connecting the dots
Connecting the Dots
A few weeks ago while I was driving into the city I was listening to public radio. The report was about a new phenomenon that is sweeping the U-Tube culture—religious videos. The commentator actually said, “U-Tube, how the millennial generation goes to church.” Perhaps we should be looking at this medium to communicate in a new way??? You’ve all heard about this video, I’m sure. Presiding Bishop Mark Hansen wrote about it in the last Lutheran magazine. The video is an intense witness of faith and at the same time a scathing critique of organized religion. While this video has gotten a great deal of attention, it is not the only story.
When I got home that same day and turned on my computer to check in on the daily news a headline caught my eye. “Victoria Secret Angel Quits Because of Her Christian Faith.” The young model explained that she felt “convicted by the Holy Spirit,” that modeling lingerie was inconsistent with her Christian faith, dishonored her husband, and that she was to be an example to young women. I was impressed and since then I’ve seen many such stories that tell me that this generation is interested in a life of faith and a life in community. So, one has to ask, why we are struggling to meet them.
The artist’s criticism is based on a common perception that the Church is focused on its own survival and not so much on caring for the hurting in our society. Granted he is missing some very important facts about the depth of social service provided via faith based initiatives and organizations. His words are laced with an impatient demand for change. He wants to see the message of the Church connecting to action. The young former Victoria Secret Angel is determined to create change by changing her own behavior. These are two very different but equally passionate young people.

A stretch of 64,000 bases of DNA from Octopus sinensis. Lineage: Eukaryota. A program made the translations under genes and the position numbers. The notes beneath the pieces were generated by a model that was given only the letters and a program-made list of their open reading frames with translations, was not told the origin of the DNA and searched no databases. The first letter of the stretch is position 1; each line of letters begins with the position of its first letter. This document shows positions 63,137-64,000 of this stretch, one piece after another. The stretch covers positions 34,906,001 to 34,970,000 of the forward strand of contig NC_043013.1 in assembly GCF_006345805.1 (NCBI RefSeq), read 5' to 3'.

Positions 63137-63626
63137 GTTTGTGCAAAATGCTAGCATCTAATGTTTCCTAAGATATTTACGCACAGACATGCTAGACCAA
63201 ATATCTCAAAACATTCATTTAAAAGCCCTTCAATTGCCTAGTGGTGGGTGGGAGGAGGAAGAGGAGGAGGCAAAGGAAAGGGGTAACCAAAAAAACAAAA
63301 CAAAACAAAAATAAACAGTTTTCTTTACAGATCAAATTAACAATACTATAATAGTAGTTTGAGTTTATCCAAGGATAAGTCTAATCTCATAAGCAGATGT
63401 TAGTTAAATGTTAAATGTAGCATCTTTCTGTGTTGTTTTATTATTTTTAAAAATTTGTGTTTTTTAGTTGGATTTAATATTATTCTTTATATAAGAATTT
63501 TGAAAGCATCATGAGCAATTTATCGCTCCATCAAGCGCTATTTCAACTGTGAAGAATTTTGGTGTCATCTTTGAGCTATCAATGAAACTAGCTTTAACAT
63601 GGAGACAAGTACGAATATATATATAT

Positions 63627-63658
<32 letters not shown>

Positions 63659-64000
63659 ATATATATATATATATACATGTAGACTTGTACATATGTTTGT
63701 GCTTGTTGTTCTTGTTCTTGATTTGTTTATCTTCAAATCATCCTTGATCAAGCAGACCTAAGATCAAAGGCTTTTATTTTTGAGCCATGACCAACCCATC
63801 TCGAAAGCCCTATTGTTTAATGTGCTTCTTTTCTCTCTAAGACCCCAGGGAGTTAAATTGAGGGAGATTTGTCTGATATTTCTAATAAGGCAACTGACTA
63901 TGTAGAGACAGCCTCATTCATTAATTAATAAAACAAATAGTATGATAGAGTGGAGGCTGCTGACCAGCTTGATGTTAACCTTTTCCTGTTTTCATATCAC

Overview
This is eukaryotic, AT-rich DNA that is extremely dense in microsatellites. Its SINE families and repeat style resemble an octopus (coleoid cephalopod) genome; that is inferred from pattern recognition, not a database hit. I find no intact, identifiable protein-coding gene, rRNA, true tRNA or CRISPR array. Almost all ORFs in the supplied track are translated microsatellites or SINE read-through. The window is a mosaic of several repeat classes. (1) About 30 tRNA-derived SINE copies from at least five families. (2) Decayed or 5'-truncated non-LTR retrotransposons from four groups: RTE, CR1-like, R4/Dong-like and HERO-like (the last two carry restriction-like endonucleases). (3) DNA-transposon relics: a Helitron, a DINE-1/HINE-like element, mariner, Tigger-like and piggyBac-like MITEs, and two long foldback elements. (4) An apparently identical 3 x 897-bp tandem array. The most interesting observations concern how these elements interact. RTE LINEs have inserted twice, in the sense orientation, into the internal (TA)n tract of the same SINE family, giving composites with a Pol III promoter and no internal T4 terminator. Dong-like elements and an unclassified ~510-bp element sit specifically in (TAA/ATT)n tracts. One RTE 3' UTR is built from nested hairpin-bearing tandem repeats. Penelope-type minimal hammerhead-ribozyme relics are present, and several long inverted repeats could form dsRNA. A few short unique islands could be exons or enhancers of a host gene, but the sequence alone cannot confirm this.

Over the years the consistent theme that I have picked up has been, “Pastor, show me why it matters. How does any of this connect to my life? The world is a mess; tell me how the stuff we talk about and hear at church can do anything about that.” Lest we think this is only the complaints of the young, I’ve had listened similar ponderings with folks of every age. Some who have been a part of Lutheran congregations all of their lives seem have little to no idea about the depth and breadth of ministry that happens through beyond their own church door—much less through the ELCA.
In essence these folks young and not so young are looking for us to connect the dots. I wonder how well we are telling our own story. I wonder how well we connect the dot between the gospel and the power of one person’s faithful discipleship to change things within their sphere of influence. I wonder how well we connect the dots from one congregation to another and beyond. If our message is not connecting the dots, then I wonder if we need to speak in a new way. I wonder if we are listening with ears that are open to be changed. Do we know the dots to connect? Connecting the dots between God’s promises, discipleship, and the reality of life seems to me to be important business.
I am interested in hearing how the dots are connecting or not connecting for others. I’m especially interested in how we of the Oregon Synod might form a harmonious/common Oregon specific narrative that connects the dots of the stories of our communities to the larger narrative of the wider ELCA. Who knows, maybe a U-Tube video!! I believe that we have a lot to offer the world and that our challenge is to speak to those dots in a way that articulates both mission and promise.